Benign ASBOT developed somewhat more frequently in the lateral skull base (the middle cranial fossa floor, infratemporal and pterygopalatine fossae) than in the middle skull base (the anterior cranial fossa floor, ethmoid labyrinth, orbit, and sphenoidal sinus), and this difference was mainly due to skull base angiofibroma (Fig. 1).
Therefore, the most common primary location of benign ASBOT was extracranial (51% of patients), followed by skull base bone and cartilage (27%) and intracranial (22%).
As opposed to benign ASBOT, most malignant ASBOT (60%) developed in the middle skull base (the anterior cranial fossa floor, ethmoid labyrinth, orbit, and sphenoidal sinus) (Fig. 2). The primary location of malignant ASBOT was more commonly extracranial (ethmoid labyrinth; sphenoidal, maxillary and frontal sinuses; nasal cavity, orbit; infratemporal and pterygopalatine fossae, external ear and parotic area; 81% of patients) than skull base bone and cartilage (19%). The intracranial site included the middle cranial fossa floor, anterior cranial fossa floor, and basilar clivus.
We found that the process of ASBOT spread may be divided into phases. The phase of bony destruction of the medial orbit wall was followed by that of the anterior cranial fossa as the tissue mass filled the nasal cavity and paranasal sinuses. The bone destruction phase was followed by the epidural expansion of the tumor which was in some cases followed by tumor adhesion to or growth into the dura mater.
Tumors of the anterior skull base and orbit are commonly large by the time they are diagnosed due to a prolonged asymptomatic course.
The complaints of patients with ASBOT were placed into four broad categories (Table 1).
Cerebral and focal neurologic complaints were the most common type. In addition, these complaints were almost as common in patients with benign ASBOT (39.8%) and in those with malignant ASBOT (40.9%) (р > 0.05). Headache, dizziness, fatigue, general weakness, and somnolence were classified as cerebral complaints. Focal neurologic symptoms included facial numbness (impaired CN 5 function) in 15 patients, facial asymmetry (CN 7 dysfunction) in 5 patients, impaired swallowing and phonation (caudal nerve dysfunction) in 3 patients. The severity of cerebral and focal neurologic symptoms depends on the degree of intracranial extension of the lesion and potential cerebral edema. Of note that intracranial hypertension was observed only in patients with significant cerebral edema.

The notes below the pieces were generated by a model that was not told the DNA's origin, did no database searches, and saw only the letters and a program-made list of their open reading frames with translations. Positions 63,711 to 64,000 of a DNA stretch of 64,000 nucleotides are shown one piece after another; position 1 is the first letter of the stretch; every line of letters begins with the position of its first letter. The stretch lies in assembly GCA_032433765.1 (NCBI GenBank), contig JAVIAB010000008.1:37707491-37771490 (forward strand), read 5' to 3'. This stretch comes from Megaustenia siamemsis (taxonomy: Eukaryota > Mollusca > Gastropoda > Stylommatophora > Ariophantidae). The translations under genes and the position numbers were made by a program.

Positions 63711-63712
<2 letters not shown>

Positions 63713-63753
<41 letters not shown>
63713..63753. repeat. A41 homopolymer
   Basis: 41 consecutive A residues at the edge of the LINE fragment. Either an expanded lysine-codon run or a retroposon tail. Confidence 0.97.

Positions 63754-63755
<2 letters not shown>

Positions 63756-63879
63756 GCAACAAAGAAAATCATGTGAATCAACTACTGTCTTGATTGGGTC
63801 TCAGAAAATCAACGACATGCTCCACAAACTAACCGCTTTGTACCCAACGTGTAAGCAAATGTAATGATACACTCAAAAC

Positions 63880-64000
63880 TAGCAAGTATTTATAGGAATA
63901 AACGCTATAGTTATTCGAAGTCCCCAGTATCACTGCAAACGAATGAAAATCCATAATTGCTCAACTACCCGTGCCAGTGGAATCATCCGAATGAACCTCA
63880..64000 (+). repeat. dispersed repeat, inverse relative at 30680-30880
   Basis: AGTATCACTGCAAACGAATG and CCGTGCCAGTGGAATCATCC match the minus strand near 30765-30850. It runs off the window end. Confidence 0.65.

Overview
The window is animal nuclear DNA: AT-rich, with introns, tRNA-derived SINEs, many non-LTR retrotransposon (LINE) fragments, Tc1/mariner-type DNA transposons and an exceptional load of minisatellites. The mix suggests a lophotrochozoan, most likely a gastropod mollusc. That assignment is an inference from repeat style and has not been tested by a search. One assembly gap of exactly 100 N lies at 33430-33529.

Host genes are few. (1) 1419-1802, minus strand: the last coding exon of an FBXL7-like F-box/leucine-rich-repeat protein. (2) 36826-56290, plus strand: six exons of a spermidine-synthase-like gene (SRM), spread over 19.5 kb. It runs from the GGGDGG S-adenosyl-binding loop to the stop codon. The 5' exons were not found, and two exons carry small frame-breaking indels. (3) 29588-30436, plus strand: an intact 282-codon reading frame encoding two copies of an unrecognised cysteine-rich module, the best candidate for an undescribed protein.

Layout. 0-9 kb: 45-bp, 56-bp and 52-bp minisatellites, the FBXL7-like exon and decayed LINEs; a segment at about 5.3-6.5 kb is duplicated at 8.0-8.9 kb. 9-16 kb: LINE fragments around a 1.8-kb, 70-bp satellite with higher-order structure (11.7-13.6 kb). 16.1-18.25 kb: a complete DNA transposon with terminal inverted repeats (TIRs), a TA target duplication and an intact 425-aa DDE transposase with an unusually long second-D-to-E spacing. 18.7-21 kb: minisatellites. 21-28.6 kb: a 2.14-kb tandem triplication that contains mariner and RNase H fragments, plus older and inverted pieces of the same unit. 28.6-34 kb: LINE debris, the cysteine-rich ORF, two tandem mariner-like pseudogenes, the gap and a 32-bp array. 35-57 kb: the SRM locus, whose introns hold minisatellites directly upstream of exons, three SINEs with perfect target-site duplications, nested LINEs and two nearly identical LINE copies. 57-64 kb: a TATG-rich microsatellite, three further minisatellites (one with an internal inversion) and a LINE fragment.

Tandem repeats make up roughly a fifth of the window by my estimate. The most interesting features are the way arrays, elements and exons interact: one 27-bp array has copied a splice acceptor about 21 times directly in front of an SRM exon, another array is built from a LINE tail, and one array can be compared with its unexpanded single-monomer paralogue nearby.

Difficulties with nasal breathing, purulent nasal discharge, and epistaxis (due to tumor obstruction of the natural foramina between sinuses and consequently impaired natural ventilation of the nasal cavity and paranasal sinuses) were classified as rhynologic complaints. There was no significant difference in the frequency of these complaints between patients with benign ASBOT (28.7%) and those with malignant ASBOT (27.1%) (р > 0.05). A progradient course of rhynologic symptoms was a feature of our patients with ASBOT. Rhynologic complaints did not improve, but increased in severity with time. It should be noted that, in the current study, epistaxis was occasional and mostly in patients with nasopharyngeal angiofibroma.
Reduced visual acuity, diplopia, oculomotor abnormalities, ophthalmoplegia, exophthalmos, tearing, eyelid swelling and chemosis and ocular pain were classified as neuroophthalmologic complaints. Neuroophthalmologic complaints and the third most common type of complaints, and were caused by extension of the craniofacial lesion into the orbit. In addition, these complaints were almost as common in patients with benign ASBOT (21.3%) and in those with malignant ASBOT (25.9%) (р > 0.05).
Otologic complaints were the least common in our patients with ASBOT. They included hearing loss, noise, and stuffy ear, and were caused by eustachian tube obstruction and expansive tumor growth or tumor-associated inflammation. Another cause was expansion of the tumor to middle and inner ear structures with their subsequent destruction and hearing loss. Otologic complaints were common in patients with benign ASBOT (10.2%) than in those with malignant ASBOT (6.1%), but the difference was not significant (р > 0.05). It should be noted that the frequency of rhynologic complaints caused by rapid expansion of the tumor in the nasal cavity or orbit and periorbital growth was almost the same as the frequency of rhynologic complaints due to these causes. Patients with benign ASBOT had practically the same complaints as patients with malignant ASBOT, and the severity of these complaints mostly depended on lesion extension and tumor growth duration.
Most patients with benign and malignant PELGT had complaints associated with nasal displacement of the globe by the newly formed tissue at the superior and outer surface of the upper eyelid (the lacrimal gland area) and limited upward and outward movement of the globe (53.8% and 58.2% of cases, respectively).
In addition, in most patients with benign and malignant PELGT, the tumor mass was dense (92.2% and 96% of cases, respectively), the tumor surface smooth (72.6% and 66.1% of cases, respectively), the tumor mass immobile with respect to the bony orbital walls (66.6% and 83.0% of cases, respectively). The following clinical signs were found significant for differentiating a malignant from a benign PELGT: ptosis (Δ%=15.8, р=0.04), conjunctival hyperemia (Δ%=21.6, р=0.01), diffuse pattern of tumor growth (Δ%=21.5, р=0.05), impossibility of globe reposition (Δ%=22.3, р=0.03), and pain in palpation of the tumor (Δ%=9.4, р=0.04).